Jazzy Pop:
Shihori - Soul Trip
(Independent / 4 September 2020)New York City based singer and songwriter Shihori's new single Soul Trip is atmospheric and ambient. Interesting rhythms and interwoven melodic vocal lines showcase jazzy harmonic progressions in a slow groove mode. 
As a songwriter, she uses electronic effects with impeccable musical taste. As a singer, her flexible vocals range from a sweet soprano to a strong mid-range.A veteran of the Japanese pop scene, Shihori moved to New York City in 2018, a move she talks about in a media release."I was so surprised when I came to NY for the first time. Independent and strong women are respected and there are lots of different preferences in music and style. I thought, 'oh my God! This place really accepts uniqueness and freedom! I didn't know there is a place like this totally different world that allows you to be yourself. Everybody looks so different. So many races, colors, cultures, fashion, ideas...I am so happy…

FACTORY presents World Premiere ACTS OF FAITH November 19 to 28 2020 - Free Livestream

From a media release:World Premiere
FACTORY presents 
Directed by Nina Lee Aquino
Starring Natasha Mumba
November 19 – 28, 2020 @ 7:30PM
Streamed live for 6 performances
Free of charge
TORONTO (October 19, 2020) - To kick off its groundbreaking 2020/21 season, Factory presents the world premiere of acts of faith, by multi-award winning Asian Canadian playwright David Yee, directed by Nina Lee Aquino, and starring Natasha Mumba. Written specifically to be performed for a digital platform, acts of faith will stream live to audiences at home for six performances, November 19-28, 2020. 
Thanks to the generous support of the TD Bank Group, admission is being offered entirely free of charge to audiences across the country and beyond.acts of faith tells a story about the power of faith, the inescapable persistence of our online identities, and the nature of truth in a digital age. The story follows Faith, a young woman who gets mistaken for a prophet. When a questionable r…

Psychedelic Punk Rock | Lord Sonny the Unifier: (All My Friends Live) Underground (Independent / 25 September 2020)

Psychedelic Punk Rock
Lord Sonny the Unifier: (All My Friends Live) Underground
(Independent / 25 September 2020)Stream it on SpotifyLayers of rhythm and percussive piano characterize this earworm track from Brooklyn's Lord Sonny the Unifier. With spooky harmonies and guitar that is all distortion with a psychedelic vibe, it's a compelling single for the time. Sonny builds the track with an almost orchestral sensibility to a big sound finish.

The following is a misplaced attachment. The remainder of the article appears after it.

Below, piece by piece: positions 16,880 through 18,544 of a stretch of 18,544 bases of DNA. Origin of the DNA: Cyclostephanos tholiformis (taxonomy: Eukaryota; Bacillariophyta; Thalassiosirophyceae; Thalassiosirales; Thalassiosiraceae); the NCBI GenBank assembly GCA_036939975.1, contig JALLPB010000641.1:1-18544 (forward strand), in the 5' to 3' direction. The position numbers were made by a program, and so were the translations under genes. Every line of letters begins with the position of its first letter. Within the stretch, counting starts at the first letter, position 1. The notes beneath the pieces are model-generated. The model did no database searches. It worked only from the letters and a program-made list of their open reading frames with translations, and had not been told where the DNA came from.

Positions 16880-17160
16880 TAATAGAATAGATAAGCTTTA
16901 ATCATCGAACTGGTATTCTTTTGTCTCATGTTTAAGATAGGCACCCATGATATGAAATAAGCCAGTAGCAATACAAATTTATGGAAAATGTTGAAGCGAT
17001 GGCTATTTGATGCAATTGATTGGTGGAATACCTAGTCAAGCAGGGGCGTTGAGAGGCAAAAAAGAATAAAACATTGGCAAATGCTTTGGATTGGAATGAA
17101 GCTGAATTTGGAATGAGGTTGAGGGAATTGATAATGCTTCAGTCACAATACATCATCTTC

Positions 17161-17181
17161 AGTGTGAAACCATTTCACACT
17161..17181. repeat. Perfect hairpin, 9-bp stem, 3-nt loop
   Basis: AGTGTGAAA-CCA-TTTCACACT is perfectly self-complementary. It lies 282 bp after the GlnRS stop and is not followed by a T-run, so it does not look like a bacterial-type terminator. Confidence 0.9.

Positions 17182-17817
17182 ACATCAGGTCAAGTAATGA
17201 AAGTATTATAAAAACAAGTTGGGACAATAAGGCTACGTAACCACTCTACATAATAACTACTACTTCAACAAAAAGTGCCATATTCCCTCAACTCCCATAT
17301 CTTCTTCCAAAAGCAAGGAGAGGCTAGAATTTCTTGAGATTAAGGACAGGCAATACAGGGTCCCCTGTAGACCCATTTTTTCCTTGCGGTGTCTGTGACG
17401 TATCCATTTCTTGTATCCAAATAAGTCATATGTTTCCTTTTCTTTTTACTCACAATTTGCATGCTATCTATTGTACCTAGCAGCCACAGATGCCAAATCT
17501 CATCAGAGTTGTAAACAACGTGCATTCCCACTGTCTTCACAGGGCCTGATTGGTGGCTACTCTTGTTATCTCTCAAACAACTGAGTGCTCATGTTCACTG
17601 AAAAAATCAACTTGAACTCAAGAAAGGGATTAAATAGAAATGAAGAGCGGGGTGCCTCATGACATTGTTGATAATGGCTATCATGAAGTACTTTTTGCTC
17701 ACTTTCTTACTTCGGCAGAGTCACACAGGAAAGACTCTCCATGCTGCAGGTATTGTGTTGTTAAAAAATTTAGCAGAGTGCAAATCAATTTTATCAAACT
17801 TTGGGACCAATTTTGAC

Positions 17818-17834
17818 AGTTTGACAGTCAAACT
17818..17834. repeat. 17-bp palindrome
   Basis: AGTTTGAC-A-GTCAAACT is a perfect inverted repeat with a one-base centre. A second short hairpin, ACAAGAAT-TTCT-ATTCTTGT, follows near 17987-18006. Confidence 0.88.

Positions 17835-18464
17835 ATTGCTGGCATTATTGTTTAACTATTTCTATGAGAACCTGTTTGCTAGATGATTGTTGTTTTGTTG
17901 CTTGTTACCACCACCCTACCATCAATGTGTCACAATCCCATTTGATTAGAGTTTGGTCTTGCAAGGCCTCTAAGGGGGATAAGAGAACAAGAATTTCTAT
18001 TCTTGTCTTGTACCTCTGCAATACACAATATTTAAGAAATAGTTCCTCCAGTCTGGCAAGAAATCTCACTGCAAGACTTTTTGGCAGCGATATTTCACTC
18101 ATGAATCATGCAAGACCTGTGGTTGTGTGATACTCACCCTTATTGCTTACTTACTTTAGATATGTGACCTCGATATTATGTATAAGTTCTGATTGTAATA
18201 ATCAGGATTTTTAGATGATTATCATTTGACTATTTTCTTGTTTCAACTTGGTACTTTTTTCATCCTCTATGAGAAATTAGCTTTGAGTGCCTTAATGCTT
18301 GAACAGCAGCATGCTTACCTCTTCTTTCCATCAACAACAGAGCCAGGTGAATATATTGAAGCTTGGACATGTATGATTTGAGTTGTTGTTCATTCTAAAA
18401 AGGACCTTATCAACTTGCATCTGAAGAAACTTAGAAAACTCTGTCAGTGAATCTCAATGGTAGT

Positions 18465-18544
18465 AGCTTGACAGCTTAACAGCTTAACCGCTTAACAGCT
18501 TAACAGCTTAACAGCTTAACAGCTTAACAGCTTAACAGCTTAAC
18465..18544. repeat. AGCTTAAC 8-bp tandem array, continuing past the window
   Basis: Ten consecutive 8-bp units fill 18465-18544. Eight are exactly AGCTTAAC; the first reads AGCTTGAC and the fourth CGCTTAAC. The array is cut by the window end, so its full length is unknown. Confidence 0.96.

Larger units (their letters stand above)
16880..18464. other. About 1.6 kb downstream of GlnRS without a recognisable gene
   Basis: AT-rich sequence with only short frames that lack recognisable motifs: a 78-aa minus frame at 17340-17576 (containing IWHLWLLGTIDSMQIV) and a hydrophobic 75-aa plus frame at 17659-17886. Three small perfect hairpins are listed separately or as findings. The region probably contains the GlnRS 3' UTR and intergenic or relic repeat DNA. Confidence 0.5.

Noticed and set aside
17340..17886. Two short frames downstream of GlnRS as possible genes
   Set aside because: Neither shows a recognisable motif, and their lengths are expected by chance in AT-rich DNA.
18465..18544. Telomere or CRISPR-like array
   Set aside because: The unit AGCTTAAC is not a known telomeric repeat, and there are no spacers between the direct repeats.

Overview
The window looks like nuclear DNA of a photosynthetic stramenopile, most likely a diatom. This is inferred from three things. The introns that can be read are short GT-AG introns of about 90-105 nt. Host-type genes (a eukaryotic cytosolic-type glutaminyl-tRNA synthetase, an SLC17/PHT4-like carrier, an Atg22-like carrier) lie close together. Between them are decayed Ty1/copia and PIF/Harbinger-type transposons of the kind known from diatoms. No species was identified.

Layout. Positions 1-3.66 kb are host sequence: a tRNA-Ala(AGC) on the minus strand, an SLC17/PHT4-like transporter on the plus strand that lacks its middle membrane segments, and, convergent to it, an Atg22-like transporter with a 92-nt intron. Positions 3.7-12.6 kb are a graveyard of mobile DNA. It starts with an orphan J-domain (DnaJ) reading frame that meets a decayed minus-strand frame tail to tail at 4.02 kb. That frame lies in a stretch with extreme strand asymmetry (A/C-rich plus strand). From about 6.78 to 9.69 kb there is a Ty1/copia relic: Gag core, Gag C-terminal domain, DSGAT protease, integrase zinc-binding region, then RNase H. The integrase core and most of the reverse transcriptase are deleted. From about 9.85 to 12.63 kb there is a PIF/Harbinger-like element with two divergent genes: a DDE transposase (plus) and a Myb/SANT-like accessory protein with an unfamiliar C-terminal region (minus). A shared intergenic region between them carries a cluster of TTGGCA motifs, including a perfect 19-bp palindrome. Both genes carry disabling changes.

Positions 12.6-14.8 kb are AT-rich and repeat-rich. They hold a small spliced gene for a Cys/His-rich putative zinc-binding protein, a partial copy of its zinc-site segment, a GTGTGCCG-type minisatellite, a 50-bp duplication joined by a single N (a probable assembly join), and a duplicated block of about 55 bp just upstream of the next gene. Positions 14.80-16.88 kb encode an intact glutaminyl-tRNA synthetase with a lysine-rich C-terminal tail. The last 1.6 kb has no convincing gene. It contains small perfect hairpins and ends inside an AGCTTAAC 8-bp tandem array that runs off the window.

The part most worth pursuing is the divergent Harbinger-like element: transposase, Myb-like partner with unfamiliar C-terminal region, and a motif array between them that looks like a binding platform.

Greg Jiritano, the main impetus behind Lord Sonny, talked about the song in a media release."(All My Friends Live) Underground is a song about iconoclasts and outsiders who find their group of freaks, or Tribe in the shadows and underbelly, outside the conventions of  society. It's a calling to join us and leave behind  what society has embraced as the norms and the acceptable, the well trod path above. Leave the trivialities being thrust upon us since birth and join our Tribe and rediscover there the truths that will enrich you and…

Alt Country | Doc Straw & the Scarecrows: Get on By (Independent / July 31, 2020)

Alt Country
Doc Straw & the Scarecrows: Get on By
(Independent / July 31, 2020)Stream it on SpotifyClever lyrics that tell a story and an appealing acoustic bounce give the new single by Doc Straw & the Scarecrows a classic modern folk vibe. The vocal harmonies are pleasing and the words are an upbeat ode to persevering during tough times.
It's a timely message, and Doc talked about it in a release."I wrote this song after getting off of a 3-hour long phone conversation with my sister, Jessica, and a lot of our conversation that evening  centered around some of the tougher things in life and how we were dealing with these struggles. If a person lives long enough then at some point they will experience these trying seasons. I've learned that it's important to pay attention during those times because that is when we have some of the best opportunities to grow."It has a nicely haunting harmonica line and builds to an emotional peak. Virginia based Mike Straw is…

Recently Released | The smallest Creature: Magic Beans (Independent / 30 September 2020)

Recently Released
The smallest Creature: Magic Beans
(Independent / 30 September 2020)Stream it on SpotifyWith influences from The Beatles to Alice in Chains, The smallest Creature's Magic Beans is an album of alt-rock with an intimate, almost alt-folk feel to it. The lyrics are poetic and integral to the song, lit up with tight chops and accomplished musicality.
Would You Blink has a nice sense of urgency and a driving rhythm, contrasted by October Song, something of an old blues song with a 21st century rock makeover. Their grunge influences come to the fore in Glow, with Let Burn another guitar-heavy rocker. The band goes softer in Break Me, an acoustic song that spotlights Stefanos Marnerides' soft tenor. The smallest Creature hail from Larnaca in Cyprus in the sunny Mediterranean. The smallest Creature is the brainchild of Stefanos Marnerides, with the name starting off as an alias in NYC where Stefanos was performing solo gigs and recording demos. When later Stefanos moved …